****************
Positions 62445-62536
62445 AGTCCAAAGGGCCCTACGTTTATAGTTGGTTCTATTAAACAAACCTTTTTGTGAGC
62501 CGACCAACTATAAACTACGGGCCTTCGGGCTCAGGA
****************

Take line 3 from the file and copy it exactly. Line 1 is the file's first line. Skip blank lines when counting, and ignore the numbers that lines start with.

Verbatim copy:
62501 CGACCAACTATAAACTACGGGCCTTCGGGCTCAGGA